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My wife and I were invited to a Shagun-Chunni - a Hindu engagement ceremony last weekend.

My wife works for an Indian doctor (husband and wife team) and their daughter was getting engaged. She also is now qualified as a doctor and my wife helped her during her training with role-play ( a requirement in the training of doctors in the UK), so she knew my wife very well.

As ther is no religious part of the ceremony, we decided that we could attend. The ceremony itself was very interesting. The couple came into the large room and walked slowly around being applauded by all the guests, and made their way to a raised platform with a sofa and some seats on it.

They were dressed so beautifully - like a prince and princess - and in the ceremony the girl's family give sweets and gifts to the prospective husband signifying their acceptance of him, and the man's family give gifts to the girl - including a veil - and then paint her hands with henna. Again this signifies their acceptance of her into the family.

As this was going on - it really only involved the families - the rest of the guests either watched or carried on their conversations totally ignoring what was happening!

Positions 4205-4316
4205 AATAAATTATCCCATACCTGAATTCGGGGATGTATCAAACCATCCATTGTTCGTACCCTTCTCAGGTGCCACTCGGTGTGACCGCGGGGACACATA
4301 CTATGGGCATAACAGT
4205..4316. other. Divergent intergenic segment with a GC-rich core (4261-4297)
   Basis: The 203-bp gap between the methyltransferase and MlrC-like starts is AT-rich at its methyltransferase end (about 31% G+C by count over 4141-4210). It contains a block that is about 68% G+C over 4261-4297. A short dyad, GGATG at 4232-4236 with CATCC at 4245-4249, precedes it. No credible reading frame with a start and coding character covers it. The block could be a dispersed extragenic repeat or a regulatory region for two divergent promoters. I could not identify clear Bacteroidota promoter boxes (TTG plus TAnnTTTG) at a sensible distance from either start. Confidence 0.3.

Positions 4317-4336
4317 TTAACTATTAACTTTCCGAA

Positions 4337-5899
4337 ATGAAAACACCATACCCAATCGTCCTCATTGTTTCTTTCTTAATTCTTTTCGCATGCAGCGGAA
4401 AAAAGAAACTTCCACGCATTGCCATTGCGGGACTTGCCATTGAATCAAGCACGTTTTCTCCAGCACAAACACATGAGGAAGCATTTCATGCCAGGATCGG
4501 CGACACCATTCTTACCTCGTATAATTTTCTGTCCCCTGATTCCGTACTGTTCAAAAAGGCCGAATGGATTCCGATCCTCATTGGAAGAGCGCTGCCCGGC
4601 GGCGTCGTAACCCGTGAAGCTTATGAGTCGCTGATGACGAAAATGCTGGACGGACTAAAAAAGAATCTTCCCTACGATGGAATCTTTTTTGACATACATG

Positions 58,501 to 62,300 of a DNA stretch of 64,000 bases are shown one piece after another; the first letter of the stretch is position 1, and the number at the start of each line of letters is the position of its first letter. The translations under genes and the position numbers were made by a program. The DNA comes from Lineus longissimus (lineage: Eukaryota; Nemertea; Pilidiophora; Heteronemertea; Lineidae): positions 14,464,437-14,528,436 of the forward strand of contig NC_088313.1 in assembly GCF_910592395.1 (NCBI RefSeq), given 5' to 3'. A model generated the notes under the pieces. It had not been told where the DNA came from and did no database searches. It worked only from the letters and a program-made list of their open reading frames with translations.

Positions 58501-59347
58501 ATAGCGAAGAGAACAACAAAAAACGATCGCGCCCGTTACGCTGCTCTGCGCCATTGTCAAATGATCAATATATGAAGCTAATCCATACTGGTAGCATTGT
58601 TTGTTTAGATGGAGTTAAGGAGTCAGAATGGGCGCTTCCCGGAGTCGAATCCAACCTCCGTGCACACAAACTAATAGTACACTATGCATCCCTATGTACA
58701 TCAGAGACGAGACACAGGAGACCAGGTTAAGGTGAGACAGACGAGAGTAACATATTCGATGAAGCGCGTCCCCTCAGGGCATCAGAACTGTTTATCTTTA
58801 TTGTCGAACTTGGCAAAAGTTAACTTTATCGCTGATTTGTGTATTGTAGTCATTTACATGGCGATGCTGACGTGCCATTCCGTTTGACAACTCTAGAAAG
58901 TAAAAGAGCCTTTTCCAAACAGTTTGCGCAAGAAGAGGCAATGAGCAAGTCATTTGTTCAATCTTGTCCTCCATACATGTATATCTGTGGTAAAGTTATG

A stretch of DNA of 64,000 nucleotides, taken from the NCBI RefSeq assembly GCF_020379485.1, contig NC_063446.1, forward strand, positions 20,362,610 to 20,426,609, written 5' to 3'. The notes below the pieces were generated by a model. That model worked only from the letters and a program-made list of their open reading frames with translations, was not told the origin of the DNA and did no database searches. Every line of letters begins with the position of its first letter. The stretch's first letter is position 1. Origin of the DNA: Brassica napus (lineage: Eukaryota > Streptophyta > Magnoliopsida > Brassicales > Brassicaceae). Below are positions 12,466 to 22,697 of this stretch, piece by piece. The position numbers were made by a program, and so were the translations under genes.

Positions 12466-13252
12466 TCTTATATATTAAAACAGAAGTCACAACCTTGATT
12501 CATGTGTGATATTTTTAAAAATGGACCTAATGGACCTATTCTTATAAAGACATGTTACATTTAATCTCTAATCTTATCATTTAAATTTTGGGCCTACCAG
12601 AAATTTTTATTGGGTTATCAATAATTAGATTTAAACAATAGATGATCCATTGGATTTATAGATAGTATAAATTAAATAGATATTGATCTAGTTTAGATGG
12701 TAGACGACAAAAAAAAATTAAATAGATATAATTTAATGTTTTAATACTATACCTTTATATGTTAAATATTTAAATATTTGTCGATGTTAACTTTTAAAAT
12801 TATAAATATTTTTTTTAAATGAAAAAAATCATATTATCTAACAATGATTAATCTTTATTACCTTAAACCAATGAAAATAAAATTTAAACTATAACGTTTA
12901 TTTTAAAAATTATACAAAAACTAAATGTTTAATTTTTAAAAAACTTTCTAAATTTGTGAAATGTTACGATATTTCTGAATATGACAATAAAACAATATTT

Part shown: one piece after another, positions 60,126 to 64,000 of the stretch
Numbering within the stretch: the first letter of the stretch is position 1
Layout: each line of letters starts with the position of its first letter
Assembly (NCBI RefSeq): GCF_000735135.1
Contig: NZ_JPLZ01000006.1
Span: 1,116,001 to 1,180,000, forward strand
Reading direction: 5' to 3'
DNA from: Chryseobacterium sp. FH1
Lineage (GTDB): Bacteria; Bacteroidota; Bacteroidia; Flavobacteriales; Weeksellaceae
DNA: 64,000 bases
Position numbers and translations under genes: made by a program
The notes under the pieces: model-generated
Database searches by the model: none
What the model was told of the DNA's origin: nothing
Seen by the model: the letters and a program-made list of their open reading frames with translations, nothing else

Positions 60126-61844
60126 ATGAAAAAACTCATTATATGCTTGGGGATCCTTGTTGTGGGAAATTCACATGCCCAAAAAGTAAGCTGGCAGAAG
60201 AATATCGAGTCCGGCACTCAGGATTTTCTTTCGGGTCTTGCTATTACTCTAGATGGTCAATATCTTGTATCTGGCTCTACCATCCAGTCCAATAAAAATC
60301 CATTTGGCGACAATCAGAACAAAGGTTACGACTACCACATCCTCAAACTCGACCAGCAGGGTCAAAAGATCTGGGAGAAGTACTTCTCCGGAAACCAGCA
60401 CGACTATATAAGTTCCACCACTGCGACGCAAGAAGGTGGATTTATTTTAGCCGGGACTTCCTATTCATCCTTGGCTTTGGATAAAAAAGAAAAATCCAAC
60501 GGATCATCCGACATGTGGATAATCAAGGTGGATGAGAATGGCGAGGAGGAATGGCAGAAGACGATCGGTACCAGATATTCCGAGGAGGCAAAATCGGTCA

We were really interested to see what was happening.

The room was in a Holiday Inn hotel and was beautifully set out with large tables of 8, decorated with candles and a centrepiece with floating candles. Napkins folded with peacock feathers, and small packs of 5 Ferrero Rocher chocolates tied in bundles around the tables.

They had a disco with music playing all the time (which did get a bit annoying) but they did stop the music for a short time while the family made short speeches and thanked everyone for coming. There was also a bar with free drinks for everyone (alcoholic and non-alcoholic). After the ceremony they served starters - Indian food of course, samosas, spring rolls, channa dal, sheek kebabs etc all in small portions on the one plate.

The engagement cake was cut - and lots of photographs taken. Then the dancing started - young and old all together on the dance floor - after the first dance or two by the couple.

After 5 hours it was time to serve main courses! By then we were very tired and had to leave, thanking our hosts for their generosity. Had we stayed for the meal it would have been very late for us and we would have had to leave immediately afterwards, which we felt would have been rude.

It really gave an insight into the family-oriented culture, and we were glad to have been able to go.

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